UPDATED: As all good things must come to an end, we bid the World’s Festival adieu once again as we reflect on four amazing days of Music, Art, and Dance.
The day started with a good wander around the grounds and proper thorough exploration of the scenery and stalls around the place. Being the last day of the festival, of course merchandise prices had fallen to an all time low for what was around, and some other items had already sold out for this year.
One of the first acts we really allowed to immerse ourself with for the day was at the Moreton Bay Stage, a unique middle eastern group on early in the afternoon, hailing all the way from Baghdad, Iraq. The trio are called Rahim AlHaj Trio and featured instruments such as the oud (Arabic lute) and undeniably sounded very cultured. They were certainly very middle eastern in sound. It was interesting to see the different ways in which the audience would respond to the music, very hot and cold, mixed responses indeed. But the three performers on stage were totally in sync with what one another was playing and are absolutely fantastic musicians.
Dinner was needed early due to extreme exhaustion after so much walking again today in addition to the long day and night before. This time we decided to get some vindaloo curry from a fine Indian cuisine vendor called “Arya” which is a fine dining Indian restaurant usually found not in a tent in Botanic Park but instead on O’Connell street, North Adelaide. Also got a side of hot chips. All washed down with a Coopers Session Ale or two before venturing to check out more great world music.
It was great to see Francois Knoetze, who was also roaming the open play pen that is WOMAdelaide. A filmmaker, sculptor and performance artist who travelled all the way over from Cape Town, South Africa, Francois uses waste and discarded objects to make sculptured suits and focuses on the objectification of persons through the personification of objects. He was spotted more than once wandering around with a assortment of compact discs attached to himself in the form of some unique costume. Very interesting addition to the festival. WOMAD really keeps you guessing. I really like the artsy vibe of his unique costumes. Although I don’t quite understand it, I certainly appreciate it.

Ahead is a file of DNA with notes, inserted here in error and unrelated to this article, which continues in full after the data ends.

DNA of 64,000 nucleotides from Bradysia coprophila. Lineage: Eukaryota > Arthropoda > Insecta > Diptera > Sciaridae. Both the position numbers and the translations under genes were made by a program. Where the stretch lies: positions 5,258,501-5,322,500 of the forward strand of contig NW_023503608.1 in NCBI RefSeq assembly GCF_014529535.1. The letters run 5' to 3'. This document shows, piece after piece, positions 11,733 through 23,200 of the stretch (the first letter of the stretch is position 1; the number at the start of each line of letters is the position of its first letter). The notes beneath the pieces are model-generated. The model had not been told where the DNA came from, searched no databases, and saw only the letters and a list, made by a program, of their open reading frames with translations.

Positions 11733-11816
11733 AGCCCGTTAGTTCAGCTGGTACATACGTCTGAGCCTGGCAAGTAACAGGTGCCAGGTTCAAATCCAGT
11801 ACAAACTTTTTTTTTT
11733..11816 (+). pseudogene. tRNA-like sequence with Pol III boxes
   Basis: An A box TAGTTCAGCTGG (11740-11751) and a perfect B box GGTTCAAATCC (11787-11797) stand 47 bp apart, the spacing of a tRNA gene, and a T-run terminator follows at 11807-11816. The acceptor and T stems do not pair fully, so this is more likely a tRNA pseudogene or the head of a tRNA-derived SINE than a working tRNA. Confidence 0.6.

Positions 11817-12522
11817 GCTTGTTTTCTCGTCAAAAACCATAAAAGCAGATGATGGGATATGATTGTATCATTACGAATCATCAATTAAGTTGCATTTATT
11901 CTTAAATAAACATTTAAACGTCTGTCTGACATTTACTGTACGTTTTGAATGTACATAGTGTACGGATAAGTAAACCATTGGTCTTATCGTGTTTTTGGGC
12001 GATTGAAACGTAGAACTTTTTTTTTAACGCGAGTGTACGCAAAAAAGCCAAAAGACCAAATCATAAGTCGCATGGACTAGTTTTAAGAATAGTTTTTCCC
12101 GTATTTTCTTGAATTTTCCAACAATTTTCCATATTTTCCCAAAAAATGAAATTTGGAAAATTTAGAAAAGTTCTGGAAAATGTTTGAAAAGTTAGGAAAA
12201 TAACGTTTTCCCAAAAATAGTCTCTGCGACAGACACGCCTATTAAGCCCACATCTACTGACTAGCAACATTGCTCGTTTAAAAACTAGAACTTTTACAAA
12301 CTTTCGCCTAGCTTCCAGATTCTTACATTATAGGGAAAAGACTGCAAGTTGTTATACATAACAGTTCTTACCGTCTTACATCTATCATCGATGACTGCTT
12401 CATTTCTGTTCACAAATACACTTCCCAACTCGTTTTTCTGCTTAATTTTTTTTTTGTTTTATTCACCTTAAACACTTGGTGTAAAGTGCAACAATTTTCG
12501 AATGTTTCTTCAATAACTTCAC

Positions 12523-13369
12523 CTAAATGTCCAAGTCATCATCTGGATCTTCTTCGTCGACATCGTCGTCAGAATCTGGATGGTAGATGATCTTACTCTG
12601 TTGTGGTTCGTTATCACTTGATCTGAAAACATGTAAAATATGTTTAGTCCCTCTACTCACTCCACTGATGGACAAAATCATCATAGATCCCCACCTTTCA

One of the highlights of the day was checking out the artists signing tent by the Mr V Music records store stand. We met Tinariwen, the Grammy award winning group of Tuareg musicians from the Sahara Desert region of northern Mali who use instruments such as the one stringed fiddle the imzad and lutes. They seemed super pleased to be meeting and greeting fans and appeared totally content with life after performing their set just earlier. We also managed to bump in to the one and only REMI out of the blue while he was hurrying through the grounds with another fellow performer, and we even managed to get a photo with him. He was super cool and had a great tolerant attitude toward the idea.
Next we checked out third generation Chilean singer-songwriter and multi-instrumentalist Fernando Daniel Stern Britzman better known by his stage name Nano Stern at the massive stage 2. People were dancing passionately together and independently left, right, and centre. His ability seemed from within and reflected that it was in his blood and passed down naturally through the generations.
Then it was Canadian folk music group from Saint-Antoine-sur-Richelieu (Quebec) called Le Vent du Nord. The band performs traditional Québécois music. They use instruments such as the Hurdy-gurdy, bouzoukis, guitars, fiddles and button accordions. They undeniably had between them a vast array of influences from across the ages and continents. Feathers were flying in the air as those in the crowd danced happily along to the merry music.
One of the highlights of the entire festival came near the end with a mind bending, mesmering set from the legendary Grammy award winning Thundercat. Perhaps American’s most highly rated bassist, the multi-instrumentalist composer who is often best known for his work with Kendrick Lamar and the Brainfeeder crew put on an epic show to remember with dazzling bass lines and collaboration with an air tight band, including a very highly skilled drummers. With complex time signatures, ultra fast compositions and his surprisingly smooth neo-soul vocals, Thundercat’s show at WOMAD will be one talked about for years.
Energetic local lads in house / acid jazz duo Hartway kept it real (and classy) with their combination of bongos, keyboards and saxophone bringing the beat back later in the evening.
The headlining act of the night was Nickodemus, a world renowned DJ from the United States who has been touring the world since the nineties, his years in the game and experience flipping decks shows both visibly and audibly. Nickodemus has remixed many classic artists and put on quite the show.
After four magnificent days, a myriad of sights, sounds, amazing acts and people interactions, we look forward to seeing what next year’s offerings have in store for this great Festival. We trust that you’ve at least been able to share the WOMADelaide experience through the daily writings of our music team trio and, if you attended, that you enjoyed it as much as we did if not more.
Until next year, remember these words from Plato- ” Music gives a soul to the universe, wings to the mind, flight to the imagination, and life to everything!
By Dazz Hassan, Gav De Almeida, Jonathan Matthews.
Pics: John Kol www.jkfoto.net